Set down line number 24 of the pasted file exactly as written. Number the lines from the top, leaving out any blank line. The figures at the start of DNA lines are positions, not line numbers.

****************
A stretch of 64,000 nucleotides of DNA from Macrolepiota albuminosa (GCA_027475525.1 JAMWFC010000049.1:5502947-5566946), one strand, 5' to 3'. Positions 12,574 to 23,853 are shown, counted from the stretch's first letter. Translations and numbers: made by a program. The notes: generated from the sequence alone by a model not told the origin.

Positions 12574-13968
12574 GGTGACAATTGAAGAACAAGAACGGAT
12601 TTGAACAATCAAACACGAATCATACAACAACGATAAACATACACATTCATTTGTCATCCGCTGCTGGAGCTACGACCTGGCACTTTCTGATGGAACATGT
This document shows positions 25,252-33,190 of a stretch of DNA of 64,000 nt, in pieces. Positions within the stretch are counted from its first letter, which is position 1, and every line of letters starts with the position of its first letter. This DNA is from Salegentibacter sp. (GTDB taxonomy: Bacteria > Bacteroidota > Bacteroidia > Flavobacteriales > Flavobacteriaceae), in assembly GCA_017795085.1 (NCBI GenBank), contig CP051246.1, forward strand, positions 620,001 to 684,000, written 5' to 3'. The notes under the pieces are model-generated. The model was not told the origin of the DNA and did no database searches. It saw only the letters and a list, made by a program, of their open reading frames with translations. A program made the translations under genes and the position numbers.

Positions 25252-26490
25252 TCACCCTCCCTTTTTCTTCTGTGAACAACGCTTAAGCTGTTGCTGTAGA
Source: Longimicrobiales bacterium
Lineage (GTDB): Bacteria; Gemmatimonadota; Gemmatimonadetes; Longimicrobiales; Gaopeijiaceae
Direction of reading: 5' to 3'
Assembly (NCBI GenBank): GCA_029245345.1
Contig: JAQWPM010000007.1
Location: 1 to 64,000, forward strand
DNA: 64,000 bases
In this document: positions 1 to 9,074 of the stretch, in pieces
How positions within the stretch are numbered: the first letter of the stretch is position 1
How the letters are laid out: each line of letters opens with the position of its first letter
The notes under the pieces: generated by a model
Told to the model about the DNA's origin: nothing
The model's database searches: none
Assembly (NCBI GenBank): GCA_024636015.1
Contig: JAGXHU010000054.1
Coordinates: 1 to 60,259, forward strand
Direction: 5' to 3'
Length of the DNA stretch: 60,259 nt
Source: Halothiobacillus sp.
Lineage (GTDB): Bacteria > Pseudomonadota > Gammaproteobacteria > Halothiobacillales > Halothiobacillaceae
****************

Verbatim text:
Direction: 5' to 3'